http://www.guardian.co.uk/artanddesign/2010/jan/11/elinor-carucci-children-photography mainly because I remember being interested in her photographs in 2006 when I first got into Art etc.
Her photos are generally of her family and herself in various emotional states, often naked. A very close intimate family is not something you see everyday, but these photos suggest there is nothing wrong with it.
"Carucci's photographs ask many questions about the nature of family life and its often-overlooked intimacies, but they ask far more about photography. Carucci's parents have the power of veto over the photographs she takes of them. Her children, however, do not. In an interview on Radio 4's Woman's Hour last week, Carucci acknowledged that her children may grow up to resent her portrayals of them. "They might be angry with me and I'm ready for that," she said. Does that make it all right?"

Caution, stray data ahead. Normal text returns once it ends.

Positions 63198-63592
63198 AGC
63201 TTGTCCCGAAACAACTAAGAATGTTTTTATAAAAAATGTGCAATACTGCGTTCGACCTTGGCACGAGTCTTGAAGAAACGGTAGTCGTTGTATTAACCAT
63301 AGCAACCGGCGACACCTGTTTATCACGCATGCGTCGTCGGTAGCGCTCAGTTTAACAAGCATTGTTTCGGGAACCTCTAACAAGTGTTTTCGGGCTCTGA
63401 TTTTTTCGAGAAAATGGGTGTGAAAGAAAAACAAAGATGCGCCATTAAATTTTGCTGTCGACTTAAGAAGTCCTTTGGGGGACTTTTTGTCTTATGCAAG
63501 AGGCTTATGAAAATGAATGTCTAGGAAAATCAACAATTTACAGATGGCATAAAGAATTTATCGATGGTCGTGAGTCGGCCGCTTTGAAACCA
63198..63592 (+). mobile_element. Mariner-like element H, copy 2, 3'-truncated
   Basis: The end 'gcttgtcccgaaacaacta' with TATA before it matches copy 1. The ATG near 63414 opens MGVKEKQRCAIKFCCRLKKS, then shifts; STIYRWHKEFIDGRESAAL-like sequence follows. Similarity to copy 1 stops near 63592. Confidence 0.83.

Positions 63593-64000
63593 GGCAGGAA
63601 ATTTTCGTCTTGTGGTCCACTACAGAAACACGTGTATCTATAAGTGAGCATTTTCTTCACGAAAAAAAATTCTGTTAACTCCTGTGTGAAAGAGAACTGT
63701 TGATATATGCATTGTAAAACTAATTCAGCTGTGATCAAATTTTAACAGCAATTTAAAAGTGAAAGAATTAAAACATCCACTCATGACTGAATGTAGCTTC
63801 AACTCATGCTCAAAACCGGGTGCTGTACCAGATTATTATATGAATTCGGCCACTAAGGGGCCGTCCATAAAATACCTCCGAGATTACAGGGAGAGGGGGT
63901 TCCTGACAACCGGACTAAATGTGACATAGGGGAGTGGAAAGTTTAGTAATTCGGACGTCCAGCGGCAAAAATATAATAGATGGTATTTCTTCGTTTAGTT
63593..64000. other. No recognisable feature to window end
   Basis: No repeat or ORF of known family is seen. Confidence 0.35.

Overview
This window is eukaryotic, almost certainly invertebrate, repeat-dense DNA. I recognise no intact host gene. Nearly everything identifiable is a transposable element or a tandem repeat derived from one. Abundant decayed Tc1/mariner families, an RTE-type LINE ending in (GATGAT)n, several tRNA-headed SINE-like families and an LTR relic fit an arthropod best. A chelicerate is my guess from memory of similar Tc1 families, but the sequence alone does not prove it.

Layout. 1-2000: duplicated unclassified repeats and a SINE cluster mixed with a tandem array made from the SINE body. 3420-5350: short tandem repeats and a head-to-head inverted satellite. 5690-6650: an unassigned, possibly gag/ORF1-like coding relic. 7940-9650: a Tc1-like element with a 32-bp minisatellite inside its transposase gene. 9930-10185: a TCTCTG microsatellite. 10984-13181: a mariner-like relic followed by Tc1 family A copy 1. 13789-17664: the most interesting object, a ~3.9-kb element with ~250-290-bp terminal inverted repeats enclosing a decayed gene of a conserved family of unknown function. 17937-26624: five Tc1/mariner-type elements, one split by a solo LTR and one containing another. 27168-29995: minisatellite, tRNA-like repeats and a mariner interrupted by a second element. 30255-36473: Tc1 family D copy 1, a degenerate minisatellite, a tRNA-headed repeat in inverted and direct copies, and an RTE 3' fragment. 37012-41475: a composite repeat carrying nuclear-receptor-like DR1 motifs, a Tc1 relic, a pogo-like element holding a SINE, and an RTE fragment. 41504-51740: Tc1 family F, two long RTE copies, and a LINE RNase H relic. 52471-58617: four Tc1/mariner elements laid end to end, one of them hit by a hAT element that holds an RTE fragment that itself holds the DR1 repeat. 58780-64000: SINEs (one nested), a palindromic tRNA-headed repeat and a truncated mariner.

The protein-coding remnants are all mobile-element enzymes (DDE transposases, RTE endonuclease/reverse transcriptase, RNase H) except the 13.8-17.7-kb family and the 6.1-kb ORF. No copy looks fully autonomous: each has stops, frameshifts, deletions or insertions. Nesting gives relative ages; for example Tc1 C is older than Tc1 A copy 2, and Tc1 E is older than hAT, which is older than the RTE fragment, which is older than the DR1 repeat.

To me the article seems to be hinting around the danger of misuse of these photos (and similar photographers of children, Sally Mann) for 'pedophilia'. It's trying to suggest that people may find these photos - what I see as honest portrayals of childhood and family interaction - as uncomfortable or unsuitable to share with the public.
But then what about Facebook? I thoughtlessly upload my personal photos, and I don't really know who I'm trying to please with them other than those in the images. I forget though, how many people have access to my photos. But does that make any difference? It worries me how much we all share with one another, and who is seeing my updates, mood swings etc.
Photos such as these should be equally respected and congratulated as any other genre in photography. Excuse my bad articulation, but what I mean is I don't want my generation or the next to associate photos like these with pedophilia and banish them. They are beautiful honest portrayals of childhood.
Sally Man's photos, most from 'At Twelve : Portraits of Young Women'.
This is Jessie Mann now (the little girl on the right).